Friday, October 28, 2011

Cracked, broken and bare. . .

I live in a third world country. South Africa to be exact.
No, elephants do not roam our streets and we do not eat lion, to name some MAJOR misconceptions the rest of the world has about living in Africa.

There is something else though, something else that roams our streets. Poor people.

There is no such thing as a second world country, but I classify my country as one. We have incredible and beautiful cities with grand homes and quaint suburbs. We have five star hotels, restaurants and amazing schools with all their learners buttoned up in their blazers and briefs.
There is also immense poverty. Shacks line the outskirts of most main cities and with the instability of some of our neighbouring countries, refugees have poured in in the millions. Unemployment is a huge problem and government schools have hundreds and thousands failing per year.
Why do I chose to write on this today? Well, something I saw a few weeks ago hit a note for me and I've decided to share the pain of what I saw.

I am part of the privileged elite in my country. I go to a brilliant school, have enough food on the table every day and I have a proper home with my own room and a bed to sleep in every night. Nothing terrible has ever really happened to me, and what I saw that day kicked me the face with how amazingly blessed I am.

I was on the way back from an orchestra rehearsal and was looking out of the window when I saw a man begging for money in between the cars waiting for the robot to turn green. This was not an unusual sight to me as almost every robot has some kind of beggar asking for either food, work or money. I've seen children as young as 8 years old asking for food or money while their mother, holding her new born baby, leaned against the robot post. But this beggar had something else that was very distinctive about him.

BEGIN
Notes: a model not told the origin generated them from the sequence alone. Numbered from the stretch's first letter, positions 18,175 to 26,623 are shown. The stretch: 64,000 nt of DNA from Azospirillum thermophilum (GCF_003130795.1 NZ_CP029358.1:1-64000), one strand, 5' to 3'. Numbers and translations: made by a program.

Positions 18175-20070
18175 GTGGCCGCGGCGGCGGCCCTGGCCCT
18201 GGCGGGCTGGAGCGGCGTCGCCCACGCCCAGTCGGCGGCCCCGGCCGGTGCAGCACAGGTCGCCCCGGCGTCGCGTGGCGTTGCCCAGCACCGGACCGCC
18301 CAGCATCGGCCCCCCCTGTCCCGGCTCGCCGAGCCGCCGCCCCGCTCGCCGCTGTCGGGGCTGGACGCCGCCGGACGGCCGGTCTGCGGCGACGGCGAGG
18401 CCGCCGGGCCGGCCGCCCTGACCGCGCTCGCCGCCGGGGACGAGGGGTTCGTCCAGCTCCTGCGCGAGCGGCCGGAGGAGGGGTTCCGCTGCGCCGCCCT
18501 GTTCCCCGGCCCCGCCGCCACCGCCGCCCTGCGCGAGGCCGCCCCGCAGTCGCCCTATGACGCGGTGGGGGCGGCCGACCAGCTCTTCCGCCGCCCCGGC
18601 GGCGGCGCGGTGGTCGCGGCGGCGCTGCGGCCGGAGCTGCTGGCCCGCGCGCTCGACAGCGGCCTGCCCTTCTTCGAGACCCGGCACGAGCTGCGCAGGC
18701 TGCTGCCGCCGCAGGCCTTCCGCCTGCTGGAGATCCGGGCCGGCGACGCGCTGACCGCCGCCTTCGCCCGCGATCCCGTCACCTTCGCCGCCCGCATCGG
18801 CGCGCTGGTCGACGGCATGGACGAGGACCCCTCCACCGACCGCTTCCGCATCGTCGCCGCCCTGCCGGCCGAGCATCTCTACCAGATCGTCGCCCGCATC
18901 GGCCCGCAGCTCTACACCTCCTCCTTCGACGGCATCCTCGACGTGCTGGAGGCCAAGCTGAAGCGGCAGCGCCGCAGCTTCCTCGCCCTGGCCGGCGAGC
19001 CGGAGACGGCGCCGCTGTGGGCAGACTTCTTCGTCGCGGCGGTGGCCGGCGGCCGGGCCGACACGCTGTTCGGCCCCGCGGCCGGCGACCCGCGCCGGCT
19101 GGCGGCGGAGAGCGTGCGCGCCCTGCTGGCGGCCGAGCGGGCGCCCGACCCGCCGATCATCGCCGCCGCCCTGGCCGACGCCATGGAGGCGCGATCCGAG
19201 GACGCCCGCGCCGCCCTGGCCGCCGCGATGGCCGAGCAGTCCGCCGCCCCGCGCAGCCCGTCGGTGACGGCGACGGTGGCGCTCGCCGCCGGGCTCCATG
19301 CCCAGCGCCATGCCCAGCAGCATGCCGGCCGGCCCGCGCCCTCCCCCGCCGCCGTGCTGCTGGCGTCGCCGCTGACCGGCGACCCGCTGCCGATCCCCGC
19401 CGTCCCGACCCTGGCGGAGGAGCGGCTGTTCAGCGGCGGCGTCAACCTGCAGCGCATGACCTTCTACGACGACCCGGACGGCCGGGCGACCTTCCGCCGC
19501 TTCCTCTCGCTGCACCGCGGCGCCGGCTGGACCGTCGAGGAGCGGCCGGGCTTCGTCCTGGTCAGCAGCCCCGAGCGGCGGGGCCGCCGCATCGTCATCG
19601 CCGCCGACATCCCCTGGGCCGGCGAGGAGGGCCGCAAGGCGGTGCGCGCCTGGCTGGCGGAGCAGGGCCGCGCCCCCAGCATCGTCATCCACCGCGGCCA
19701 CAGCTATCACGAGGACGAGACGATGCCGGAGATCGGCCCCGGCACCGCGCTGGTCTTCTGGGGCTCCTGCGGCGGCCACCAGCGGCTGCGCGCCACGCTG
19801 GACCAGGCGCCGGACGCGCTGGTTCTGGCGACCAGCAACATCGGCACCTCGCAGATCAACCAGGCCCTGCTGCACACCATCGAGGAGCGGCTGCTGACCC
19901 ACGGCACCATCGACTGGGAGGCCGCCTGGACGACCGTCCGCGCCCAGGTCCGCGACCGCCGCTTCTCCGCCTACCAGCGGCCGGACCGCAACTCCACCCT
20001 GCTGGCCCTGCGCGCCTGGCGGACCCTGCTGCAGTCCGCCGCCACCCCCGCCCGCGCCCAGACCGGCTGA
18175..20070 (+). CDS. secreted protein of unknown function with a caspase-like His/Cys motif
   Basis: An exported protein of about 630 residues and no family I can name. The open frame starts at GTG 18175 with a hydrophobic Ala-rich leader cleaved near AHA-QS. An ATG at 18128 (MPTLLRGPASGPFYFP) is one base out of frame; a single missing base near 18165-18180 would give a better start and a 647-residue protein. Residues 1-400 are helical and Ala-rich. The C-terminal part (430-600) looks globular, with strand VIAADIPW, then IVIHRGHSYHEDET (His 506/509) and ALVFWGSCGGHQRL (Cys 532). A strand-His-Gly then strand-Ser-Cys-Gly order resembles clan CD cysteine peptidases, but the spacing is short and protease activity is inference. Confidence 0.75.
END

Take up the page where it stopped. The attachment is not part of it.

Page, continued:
He wasn't wearing any shoes.

He was a man of colour, but his feet were white from dryness and I could see the cracks in his heels as he walked over the stubbly tar towards the next car that refused to give him some sort of aide. I reluctantly looked down at my black school shoes and long blue socks, and to perfectly honest, I wanted to rip the them right off my feet and hand them to him through the window. I don't know if he would've accepted them, but I guess I'll never know. At this very moment in time - which happens to be at night - there is a huge storm over the whole city. My prayers are with that man and every other person in the same situation who is out there right now.

My dear readers, I want you to look at you shoes. Look at them closely, and think of them how a person with barely a shirt to cover their body with would. Think of them as the one way to stop the eternal pain that throbs upwards from your cracked, broken and bare feet. Look at your shoes, and never stop feeling grateful that they're there.







Anthea